I am an ASE certified mechanic with 50 years building cars (Street Rods) frame up. My engine experience is mostly Chevy/Ford small blocks to include racing. My degree is in electronics and I was a federally licensed gunsmith, so working on small things like ignition distributors is not a problem.However, my experience with the 2.3 is limited. One thing I have learned doing research on the little 4 is, it is Hell-for-stout! At 180 lbs. for the long-block, 70 lbs. for the head and 50 lbs. for the intake, exhaust, carb, etc., plus about 25 lbs. for misc. parts (I weighed them myself on a new scale), the engine is not a lightweight. At 325 pounds ready to run it is about 80 pounds heavier than the 1725 OEM engine the Sunbeam Alpine came with. But there are advantages to this engine. It makes far more torque, can make much more horse power and is or can be very economical. The A4LD transmission I am using is about 25 lbs. heavier than the OEM transmission (C3 that came with the 2.3) but it has a .75 overdrive and is an automatic to keep the wife happy. I am building for highway use on long trips to see the USA from a sports car with removable hardtop and soft top for emergencies. Looking at the 2.3's ability to make torque at lower RPM, it's ability to get great MPG, it's record for dependability and the fact it can make 200 HP with a carburetor, why would I want a foreign engine!? Ford dealers still carry some parts and wrecking yards have many for spares. All that makes for worry-free traveling when a thousand miles from home.
 
  #6  
Old 05-12-2018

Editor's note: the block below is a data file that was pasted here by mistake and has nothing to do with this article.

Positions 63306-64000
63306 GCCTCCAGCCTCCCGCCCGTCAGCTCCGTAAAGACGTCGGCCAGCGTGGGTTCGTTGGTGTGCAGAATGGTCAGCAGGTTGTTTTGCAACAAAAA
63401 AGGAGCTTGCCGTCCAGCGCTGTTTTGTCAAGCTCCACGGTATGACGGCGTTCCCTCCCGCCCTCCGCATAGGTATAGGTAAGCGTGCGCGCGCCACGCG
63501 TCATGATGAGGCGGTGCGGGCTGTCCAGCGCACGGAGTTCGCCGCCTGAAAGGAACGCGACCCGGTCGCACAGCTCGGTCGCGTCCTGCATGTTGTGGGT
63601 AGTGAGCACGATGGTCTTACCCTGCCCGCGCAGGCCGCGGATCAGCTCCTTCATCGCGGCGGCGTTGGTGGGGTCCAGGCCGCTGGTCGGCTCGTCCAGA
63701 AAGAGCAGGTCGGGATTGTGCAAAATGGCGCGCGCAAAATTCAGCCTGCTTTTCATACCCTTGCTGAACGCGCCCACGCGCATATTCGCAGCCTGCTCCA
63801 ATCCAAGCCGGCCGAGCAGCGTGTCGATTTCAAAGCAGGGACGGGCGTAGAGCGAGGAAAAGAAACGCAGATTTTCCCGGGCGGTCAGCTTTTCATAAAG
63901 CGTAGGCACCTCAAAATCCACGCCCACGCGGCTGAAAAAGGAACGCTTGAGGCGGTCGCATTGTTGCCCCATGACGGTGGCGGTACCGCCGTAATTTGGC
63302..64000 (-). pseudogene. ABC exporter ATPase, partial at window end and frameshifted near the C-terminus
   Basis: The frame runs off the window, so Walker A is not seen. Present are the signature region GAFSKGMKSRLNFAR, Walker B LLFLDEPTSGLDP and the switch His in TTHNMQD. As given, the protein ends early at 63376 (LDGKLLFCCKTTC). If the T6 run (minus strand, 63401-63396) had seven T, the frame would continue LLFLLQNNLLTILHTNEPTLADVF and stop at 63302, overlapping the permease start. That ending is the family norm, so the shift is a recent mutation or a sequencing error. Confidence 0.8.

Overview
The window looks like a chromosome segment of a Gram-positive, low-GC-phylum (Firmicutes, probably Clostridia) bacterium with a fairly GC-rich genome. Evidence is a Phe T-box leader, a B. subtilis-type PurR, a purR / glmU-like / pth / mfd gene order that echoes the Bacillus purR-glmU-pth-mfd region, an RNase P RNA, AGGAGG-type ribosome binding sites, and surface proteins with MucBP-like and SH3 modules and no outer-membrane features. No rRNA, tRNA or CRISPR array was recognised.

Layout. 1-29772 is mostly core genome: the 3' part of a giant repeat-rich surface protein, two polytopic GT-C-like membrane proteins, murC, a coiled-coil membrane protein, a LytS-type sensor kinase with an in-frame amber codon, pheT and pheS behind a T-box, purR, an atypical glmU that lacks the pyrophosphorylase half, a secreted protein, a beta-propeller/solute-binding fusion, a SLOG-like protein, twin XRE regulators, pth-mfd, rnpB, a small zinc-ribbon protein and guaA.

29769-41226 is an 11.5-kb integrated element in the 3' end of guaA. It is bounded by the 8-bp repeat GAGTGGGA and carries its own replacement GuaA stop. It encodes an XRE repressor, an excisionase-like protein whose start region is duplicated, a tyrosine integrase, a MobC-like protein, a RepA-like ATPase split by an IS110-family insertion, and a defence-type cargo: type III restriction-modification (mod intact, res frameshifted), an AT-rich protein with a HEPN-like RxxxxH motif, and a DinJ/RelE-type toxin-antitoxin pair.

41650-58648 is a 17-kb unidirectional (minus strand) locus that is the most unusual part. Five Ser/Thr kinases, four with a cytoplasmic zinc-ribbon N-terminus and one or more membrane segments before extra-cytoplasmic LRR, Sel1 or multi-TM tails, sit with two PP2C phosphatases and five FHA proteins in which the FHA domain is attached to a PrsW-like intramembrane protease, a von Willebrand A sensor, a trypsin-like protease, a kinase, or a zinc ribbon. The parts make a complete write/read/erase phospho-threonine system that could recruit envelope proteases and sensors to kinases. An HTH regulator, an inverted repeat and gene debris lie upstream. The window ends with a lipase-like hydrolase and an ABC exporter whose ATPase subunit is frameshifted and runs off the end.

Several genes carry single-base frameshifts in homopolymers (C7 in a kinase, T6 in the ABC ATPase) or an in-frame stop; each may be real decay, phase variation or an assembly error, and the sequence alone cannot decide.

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Sorry guys, I forgot to mention what I am doing to the Lima 2.3. It is in great shape with NO top grove in the cylinders with some cross-hatch still visible. So I'll re-ring it, clean it up and install an Esslinger 2-barrel aluminum intake, a 2150 carb. (287 CFM) with Annular-Atomization, a home-made header (engine room is tight), a custom cool-air intake (This is Texas, cold-air intakes do not exist), a mild new cam, lifters,rockers and springs with some head work (about 9.4-1 static compression and 8.9 dynamic with the intake closing at 39 degrees), a custom ignition with ACCEL parts, electric fuel pump and radiator fan and high-volume oil pump. Considering the NET 88 HP the engine made stock and using automotive engineering formulas with conservative numbers, this engine should make about 110 NET HP, which is about 125 HP figured the old way. Torque should be about 25/30 lbs. per ft. over stock (124 at 2200 RPM) for about 150 lbs. per ft. at 2400 RPM. The rear gears are 3.89 to 1 with 195 x 75R-14 tires that are 25.5" tall. Ready to go the car weighs about 2500 pounds plus two corn-fed old riders with luggage. One reason I like the 2.3 size is my Ranger with the newer version got 27.5 MPG on a trip from Dallas to Nashville. With the 4.10 to 1 rear gears tow-package and totally stock, I was very pleased. YES, I know it is a much newer engineered version but still a 2.3, and I am bringing my old Lima version up to date. Any help from this site is appreciated so THANKS ahead of time!